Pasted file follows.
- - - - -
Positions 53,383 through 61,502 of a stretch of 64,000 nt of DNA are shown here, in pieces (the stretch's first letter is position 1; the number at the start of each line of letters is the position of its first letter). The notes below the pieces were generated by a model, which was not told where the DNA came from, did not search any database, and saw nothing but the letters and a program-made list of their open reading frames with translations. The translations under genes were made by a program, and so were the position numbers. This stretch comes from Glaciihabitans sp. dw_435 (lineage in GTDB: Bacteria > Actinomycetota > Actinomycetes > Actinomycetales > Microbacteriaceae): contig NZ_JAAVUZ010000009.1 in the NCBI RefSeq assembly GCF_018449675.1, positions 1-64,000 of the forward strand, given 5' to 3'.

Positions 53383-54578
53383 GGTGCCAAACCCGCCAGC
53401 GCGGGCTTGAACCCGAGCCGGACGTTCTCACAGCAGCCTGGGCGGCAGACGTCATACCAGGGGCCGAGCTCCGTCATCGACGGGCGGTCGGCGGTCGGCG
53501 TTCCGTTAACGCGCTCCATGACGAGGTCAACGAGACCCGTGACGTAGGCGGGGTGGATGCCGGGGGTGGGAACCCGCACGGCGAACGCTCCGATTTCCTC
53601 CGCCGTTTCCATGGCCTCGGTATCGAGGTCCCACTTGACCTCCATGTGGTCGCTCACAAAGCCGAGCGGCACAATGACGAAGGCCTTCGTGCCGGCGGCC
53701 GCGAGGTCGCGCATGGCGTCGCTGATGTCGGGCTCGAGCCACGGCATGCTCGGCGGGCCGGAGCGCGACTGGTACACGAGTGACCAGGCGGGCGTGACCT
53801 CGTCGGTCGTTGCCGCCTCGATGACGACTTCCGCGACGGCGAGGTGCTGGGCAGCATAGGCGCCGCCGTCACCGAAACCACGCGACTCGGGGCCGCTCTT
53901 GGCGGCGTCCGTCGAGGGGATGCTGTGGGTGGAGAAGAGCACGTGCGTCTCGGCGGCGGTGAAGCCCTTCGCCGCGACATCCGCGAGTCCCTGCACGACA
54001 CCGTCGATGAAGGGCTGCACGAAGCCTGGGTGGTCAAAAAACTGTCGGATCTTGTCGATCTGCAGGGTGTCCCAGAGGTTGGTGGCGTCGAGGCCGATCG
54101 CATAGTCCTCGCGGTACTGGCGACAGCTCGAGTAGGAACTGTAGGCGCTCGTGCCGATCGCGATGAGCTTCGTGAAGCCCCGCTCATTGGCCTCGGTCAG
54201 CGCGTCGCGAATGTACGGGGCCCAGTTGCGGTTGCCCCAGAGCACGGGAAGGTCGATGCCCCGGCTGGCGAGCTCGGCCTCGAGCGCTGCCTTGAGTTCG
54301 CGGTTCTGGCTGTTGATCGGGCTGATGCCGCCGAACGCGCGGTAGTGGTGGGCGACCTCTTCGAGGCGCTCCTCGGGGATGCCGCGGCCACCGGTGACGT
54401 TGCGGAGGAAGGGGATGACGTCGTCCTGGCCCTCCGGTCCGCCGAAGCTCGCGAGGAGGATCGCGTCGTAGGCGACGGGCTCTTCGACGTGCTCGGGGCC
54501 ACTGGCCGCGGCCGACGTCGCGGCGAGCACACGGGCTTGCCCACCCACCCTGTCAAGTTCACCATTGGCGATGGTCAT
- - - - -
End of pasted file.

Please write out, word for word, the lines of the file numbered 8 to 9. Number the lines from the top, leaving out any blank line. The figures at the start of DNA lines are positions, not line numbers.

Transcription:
53801 CGTCGGTCGTTGCCGCCTCGATGACGACTTCCGCGACGGCGAGGTGCTGGGCAGCATAGGCGCCGCCGTCACCGAAACCACGCGACTCGGGGCCGCTCTT
53901 GGCGGCGTCCGTCGAGGGGATGCTGTGGGTGGAGAAGAGCACGTGCGTCTCGGCGGCGGTGAAGCCCTTCGCCGCGACATCCGCGAGTCCCTGCACGACA